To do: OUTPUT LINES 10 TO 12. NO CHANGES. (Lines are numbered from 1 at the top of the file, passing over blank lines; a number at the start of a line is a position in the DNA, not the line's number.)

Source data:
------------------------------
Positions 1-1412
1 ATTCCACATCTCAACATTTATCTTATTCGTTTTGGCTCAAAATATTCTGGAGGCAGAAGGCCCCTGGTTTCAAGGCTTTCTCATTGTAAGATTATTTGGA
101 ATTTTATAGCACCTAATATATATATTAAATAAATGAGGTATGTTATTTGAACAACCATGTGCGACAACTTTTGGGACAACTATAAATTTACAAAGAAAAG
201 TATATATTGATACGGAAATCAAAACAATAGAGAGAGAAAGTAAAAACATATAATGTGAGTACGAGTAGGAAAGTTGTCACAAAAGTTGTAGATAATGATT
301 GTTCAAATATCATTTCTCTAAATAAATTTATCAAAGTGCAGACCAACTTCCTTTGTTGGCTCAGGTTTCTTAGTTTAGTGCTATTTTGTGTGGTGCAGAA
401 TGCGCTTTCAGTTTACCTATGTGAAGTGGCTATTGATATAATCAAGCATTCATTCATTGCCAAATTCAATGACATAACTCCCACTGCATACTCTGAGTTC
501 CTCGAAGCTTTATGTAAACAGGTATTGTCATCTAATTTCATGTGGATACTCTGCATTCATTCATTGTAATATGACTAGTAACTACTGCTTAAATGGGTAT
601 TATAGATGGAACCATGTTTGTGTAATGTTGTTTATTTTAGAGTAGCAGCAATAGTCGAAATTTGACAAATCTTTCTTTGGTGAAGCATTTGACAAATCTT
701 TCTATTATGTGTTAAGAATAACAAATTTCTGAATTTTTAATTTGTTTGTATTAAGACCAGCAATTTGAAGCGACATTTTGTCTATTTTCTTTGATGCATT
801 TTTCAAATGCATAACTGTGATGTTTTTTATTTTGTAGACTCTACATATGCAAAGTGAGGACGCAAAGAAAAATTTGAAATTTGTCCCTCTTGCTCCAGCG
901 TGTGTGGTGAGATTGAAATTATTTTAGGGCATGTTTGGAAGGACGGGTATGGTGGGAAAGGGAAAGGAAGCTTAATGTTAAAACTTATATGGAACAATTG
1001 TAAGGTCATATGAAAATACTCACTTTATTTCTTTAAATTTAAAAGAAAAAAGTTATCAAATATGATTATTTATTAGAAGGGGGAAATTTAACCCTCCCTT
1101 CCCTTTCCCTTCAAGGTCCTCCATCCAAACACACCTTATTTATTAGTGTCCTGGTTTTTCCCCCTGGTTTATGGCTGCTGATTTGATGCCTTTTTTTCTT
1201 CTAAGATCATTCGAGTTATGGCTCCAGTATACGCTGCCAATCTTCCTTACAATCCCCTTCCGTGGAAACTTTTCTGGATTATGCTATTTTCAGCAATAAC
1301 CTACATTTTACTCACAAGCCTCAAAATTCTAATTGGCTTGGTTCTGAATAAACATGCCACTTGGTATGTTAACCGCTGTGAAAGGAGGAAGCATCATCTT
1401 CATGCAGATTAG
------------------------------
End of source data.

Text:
801 TTTCAAATGCATAACTGTGATGTTTTTTATTTTGTAGACTCTACATATGCAAAGTGAGGACGCAAAGAAAAATTTGAAATTTGTCCCTCTTGCTCCAGCG
901 TGTGTGGTGAGATTGAAATTATTTTAGGGCATGTTTGGAAGGACGGGTATGGTGGGAAAGGGAAAGGAAGCTTAATGTTAAAACTTATATGGAACAATTG
1001 TAAGGTCATATGAAAATACTCACTTTATTTCTTTAAATTTAAAAGAAAAAAGTTATCAAATATGATTATTTATTAGAAGGGGGAAATTTAACCCTCCCTT